A Multnomah County circuit court judge gave an unusual sentence to a homeless man: write a 500-word essay about the challenges people face when moving to the United States from another country.
Harold Eugene Denson III’s punishment was for yelling “go back to your country” and spitting on a Ukrainian immigrant, according to the Multnomah County District Attorney’s Office.
Artem Kutuzov, a car dealership manager who speaks with an accent, approached Denson on Aug. 25 with a trash bag and asked him to clean up his belongings that spilled into the dealership’s property, according to The Oregonian.
Denson, 37, initially thanked Kutuzov but suddenly became agitated, according to the district attorney’s office.
He yelled that the car dealership didn’t belong to Kutuzov because it was on “American soil.” He said he was born in the United States, that Kutuzov wasn’t and that Kutuzov should go back to his own country, according to The Oregonian’s review of the affidavit.
Growing more upset, Denson picked up a box cutter with an extended blade and pointed it at Kutuzov, according to state prosecutors. He threatened to cut Kutuzov and spat on him.
Kutuzov was able to get away, and Denson was later arrested with police seizing the box cutter from his pocket, according to the district attorney.
Denson pleaded no contest to one count of unlawful use of a weapon and one count of a bias crime in the second degree on Nov. 22 — a hate crime under state law.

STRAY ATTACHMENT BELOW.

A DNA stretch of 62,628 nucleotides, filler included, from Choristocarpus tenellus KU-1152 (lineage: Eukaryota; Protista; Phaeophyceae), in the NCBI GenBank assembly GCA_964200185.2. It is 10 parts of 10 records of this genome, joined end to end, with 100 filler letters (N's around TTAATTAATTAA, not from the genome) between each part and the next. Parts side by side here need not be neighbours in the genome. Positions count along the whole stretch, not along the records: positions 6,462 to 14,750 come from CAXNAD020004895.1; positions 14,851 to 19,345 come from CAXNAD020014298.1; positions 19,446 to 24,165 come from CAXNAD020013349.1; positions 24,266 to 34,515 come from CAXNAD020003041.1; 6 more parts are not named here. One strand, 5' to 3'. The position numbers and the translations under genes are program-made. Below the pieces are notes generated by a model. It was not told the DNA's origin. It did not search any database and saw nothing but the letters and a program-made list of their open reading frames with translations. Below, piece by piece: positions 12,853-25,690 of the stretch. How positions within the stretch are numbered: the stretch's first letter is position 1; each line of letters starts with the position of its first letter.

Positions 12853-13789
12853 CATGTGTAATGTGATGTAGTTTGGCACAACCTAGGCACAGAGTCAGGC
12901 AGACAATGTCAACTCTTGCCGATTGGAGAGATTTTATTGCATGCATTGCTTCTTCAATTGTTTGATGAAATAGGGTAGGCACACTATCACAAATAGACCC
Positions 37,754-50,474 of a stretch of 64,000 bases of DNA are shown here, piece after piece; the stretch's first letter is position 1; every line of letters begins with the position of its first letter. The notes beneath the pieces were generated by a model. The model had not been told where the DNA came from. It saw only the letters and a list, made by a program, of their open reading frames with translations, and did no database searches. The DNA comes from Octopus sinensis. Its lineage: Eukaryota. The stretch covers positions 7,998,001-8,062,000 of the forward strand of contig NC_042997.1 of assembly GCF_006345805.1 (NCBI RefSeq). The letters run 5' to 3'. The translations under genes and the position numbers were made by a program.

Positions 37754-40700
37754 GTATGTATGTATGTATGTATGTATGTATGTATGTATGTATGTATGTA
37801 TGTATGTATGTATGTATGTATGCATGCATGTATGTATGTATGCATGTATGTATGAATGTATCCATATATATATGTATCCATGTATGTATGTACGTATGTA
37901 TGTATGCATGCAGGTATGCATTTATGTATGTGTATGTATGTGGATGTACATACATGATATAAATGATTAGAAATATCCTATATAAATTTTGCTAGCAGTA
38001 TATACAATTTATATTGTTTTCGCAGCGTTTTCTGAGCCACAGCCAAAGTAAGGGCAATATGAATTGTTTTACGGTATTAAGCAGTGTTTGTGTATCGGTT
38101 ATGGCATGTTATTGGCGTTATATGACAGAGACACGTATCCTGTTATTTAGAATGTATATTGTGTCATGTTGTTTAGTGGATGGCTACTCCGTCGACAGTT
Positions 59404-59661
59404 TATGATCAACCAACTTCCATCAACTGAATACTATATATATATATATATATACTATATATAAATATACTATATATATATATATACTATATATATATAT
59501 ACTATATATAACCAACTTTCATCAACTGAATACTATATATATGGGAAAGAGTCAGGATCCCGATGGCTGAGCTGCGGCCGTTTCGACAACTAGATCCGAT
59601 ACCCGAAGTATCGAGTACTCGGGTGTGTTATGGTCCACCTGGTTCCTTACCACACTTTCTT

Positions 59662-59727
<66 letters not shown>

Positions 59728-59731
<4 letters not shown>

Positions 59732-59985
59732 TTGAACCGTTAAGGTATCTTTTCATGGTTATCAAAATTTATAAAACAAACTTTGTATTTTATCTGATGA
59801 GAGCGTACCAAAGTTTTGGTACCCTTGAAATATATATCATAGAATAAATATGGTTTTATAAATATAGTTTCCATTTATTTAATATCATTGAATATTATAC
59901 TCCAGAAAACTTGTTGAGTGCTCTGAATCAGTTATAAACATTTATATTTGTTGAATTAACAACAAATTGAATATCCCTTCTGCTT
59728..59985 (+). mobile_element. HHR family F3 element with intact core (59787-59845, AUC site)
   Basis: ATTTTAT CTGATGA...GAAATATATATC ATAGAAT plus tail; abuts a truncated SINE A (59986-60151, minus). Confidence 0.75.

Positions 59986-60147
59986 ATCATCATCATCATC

He received 90 days of jail time and was credited for time served for the weapon conviction.
Denson has until March to complete his essay. If the court accepts it, his bias crime could be dismissed based on an agreement between the victim and the state that would allow for Denson to withdraw his plea to the crime.
Multnomah County Circuit Judge Christopher Ramras told Denson to “put yourself into their shoes” in his essay that should concentrate on the experiences of Eastern European immigrants who come to the U.S., The Oregonian reported.
Multnomah County Deputy District Attorney Nicole Hermann who prosecuted the case called the sentence “unusual.”
“Mr. Denson needs to understand the impact his actions had on the victim and our immigrant communities,” she said. “This is an opportunity for him to reconcile his behavior through compassion, learning and understanding.”
Judge Ramras sentenced Denton to three years of probation under a subdivision specializing in monitoring offenders with mental illness, the paper reported.
Denson thanked the judge for a chance of “reformation” over charges on his record.
The paper reported that Denson’s record is marked with convictions for second-degree robbery, first-degree burglary and second-degree kidnapping.
He was released from custody on Monday, according to Multnomah County Sheriff’s Office records.